PW: When you were in each location, did you have an idea of what you were looking for before you went? Did you have an approach in mind already lined up?
JM: Yes, I did in most cases. I had researched each artist’s work in depth, read as much biographical information as I could find, and conducted a ‘virtual recce’ of each neighbourhood using Google Streetview. The result was that I would arrive in each hometown armed with at least couple of pages of condensed notes and ideas—and screen shots of locations too.
Having said that, I was equally happy to discard my preconceived strategies if a particular place revealed a facet that was more interesting, beautiful or relevant. I prefer a project to evolve as I progress, rather than be limited by parameters I have set too tightly.
PW: While you adopt the characteristics of each photographer through the series, you maintain your own style and unique viewpoint while only hinting at the connection to the referenced photographer. Was this intended or did it emerge as part of the process?
JM: I think I am using what I have learned from these photographers all the time, but the difference in Hometowns is that I am isolating each artistic influence one by one, in an attempt to both understand and acknowledge them. I wanted to try and complete a circle, in a sense: I wanted to try and photograph these places through the ‘afterimage’ of the influences these artists had imparted on my own work. At times that felt like walking a tightrope. The photographs I made needed to make visual reference to the work of other artists, but pure imitation would have been an artistic betrayal. I knew from the outset that this balancing act would be difficult to pull off.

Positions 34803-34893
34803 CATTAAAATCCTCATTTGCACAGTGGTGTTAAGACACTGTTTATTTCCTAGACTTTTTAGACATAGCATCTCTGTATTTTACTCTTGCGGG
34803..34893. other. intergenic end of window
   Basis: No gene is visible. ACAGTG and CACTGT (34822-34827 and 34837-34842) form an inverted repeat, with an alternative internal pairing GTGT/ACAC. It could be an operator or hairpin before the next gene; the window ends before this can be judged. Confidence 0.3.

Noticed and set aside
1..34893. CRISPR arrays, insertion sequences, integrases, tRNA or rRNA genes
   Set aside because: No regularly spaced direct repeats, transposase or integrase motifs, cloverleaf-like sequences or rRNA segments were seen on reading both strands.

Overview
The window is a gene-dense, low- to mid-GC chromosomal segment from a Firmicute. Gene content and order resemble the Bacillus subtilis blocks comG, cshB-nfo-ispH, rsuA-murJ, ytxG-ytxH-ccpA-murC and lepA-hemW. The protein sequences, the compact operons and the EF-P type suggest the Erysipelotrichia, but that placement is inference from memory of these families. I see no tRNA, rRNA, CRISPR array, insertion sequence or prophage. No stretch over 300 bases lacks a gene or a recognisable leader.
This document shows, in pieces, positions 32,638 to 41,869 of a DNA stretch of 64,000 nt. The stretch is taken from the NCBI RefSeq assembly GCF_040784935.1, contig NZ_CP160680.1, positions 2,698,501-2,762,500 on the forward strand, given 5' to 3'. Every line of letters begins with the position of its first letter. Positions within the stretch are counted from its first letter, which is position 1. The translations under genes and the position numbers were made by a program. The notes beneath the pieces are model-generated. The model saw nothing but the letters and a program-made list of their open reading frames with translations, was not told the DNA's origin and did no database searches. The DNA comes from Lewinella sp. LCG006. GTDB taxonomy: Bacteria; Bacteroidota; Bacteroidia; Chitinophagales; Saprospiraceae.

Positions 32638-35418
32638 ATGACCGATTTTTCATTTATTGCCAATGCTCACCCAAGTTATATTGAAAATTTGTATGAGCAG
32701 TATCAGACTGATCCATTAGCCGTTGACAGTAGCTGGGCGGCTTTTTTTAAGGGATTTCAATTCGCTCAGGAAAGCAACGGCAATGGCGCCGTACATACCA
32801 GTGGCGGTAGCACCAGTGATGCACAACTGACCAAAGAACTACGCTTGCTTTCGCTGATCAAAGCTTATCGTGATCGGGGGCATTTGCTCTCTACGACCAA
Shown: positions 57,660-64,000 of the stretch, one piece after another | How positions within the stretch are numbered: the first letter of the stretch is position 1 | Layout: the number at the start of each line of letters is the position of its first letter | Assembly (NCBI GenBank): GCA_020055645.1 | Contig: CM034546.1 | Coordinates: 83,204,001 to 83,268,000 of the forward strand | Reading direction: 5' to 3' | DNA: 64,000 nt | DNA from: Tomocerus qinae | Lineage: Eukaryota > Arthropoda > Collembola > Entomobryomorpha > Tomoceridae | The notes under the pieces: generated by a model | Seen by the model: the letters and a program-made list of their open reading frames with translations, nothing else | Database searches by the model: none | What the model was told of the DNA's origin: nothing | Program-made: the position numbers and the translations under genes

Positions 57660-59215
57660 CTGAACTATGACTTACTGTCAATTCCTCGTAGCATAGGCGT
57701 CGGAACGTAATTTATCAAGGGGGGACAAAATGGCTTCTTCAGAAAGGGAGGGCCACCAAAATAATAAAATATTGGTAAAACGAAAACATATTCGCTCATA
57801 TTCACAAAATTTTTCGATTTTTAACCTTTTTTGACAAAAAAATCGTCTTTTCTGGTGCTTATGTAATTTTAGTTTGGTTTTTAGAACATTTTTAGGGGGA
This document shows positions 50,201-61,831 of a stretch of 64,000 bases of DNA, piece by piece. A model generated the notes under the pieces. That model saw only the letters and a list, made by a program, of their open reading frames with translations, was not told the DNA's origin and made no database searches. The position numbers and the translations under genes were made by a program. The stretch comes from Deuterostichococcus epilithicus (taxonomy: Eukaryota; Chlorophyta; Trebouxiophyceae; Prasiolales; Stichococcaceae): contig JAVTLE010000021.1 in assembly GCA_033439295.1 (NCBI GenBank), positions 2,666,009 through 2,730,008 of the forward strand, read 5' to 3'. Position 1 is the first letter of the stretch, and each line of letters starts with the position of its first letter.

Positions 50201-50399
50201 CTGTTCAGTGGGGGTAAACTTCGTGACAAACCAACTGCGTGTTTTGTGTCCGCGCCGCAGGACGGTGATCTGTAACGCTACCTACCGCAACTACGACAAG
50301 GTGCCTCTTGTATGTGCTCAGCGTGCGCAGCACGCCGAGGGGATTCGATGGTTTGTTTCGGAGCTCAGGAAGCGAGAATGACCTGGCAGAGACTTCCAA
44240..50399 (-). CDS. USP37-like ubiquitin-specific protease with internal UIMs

PW: Were there any surprising parts of the process?
JM: I was genuinely surprised to find so many visual echoes between some artist’s hometowns and the art they subsequently made (in some cases, decades later).
Admittedly, I was looking so intently for these connections that the photographs I made exceed anything that could be called evidence, but even so…
PW: How important do you think it is to recognise your influences as collaborators in the creation of new work? How do you navigate this?
JM: I think every artist responds differently to this because they evolve in different ways. Robert Rauschenberg deals with your question deftly in his piece ‘Erased De Kooning’ (1953). He created a new work by erasing a drawing made by his formative, artistic influence; he went ‘backwards’ in order to go forwards; he was paying homage but simultaneously creating space for himself. I like your word ‘navigate’ because it implies that the process is continual… and I think that is the case. My navigation is clearly visible ‘above the waterline’ in Hometowns; I will continue the process in future projects, but it will be less ‘on the surface’ and therefore less detectable. But it will still be there.
PW: What’s next for you?
JM: I’m working on a photo-project which, after much deliberation I have titled Outthinking the Rectangle. I think it’s finished. But then again, an idea I’m embracing is that a digitised photograph is only ever paused mid flow, mid deformation and is never completed—it is always open to reinterpretation. So we shall see. Also, I have started a project photographing the natural world—it’s called Your Nature. And it will have a sting in its tail…
For more on John’s work, click here.
For more on our Ideas Series, click here.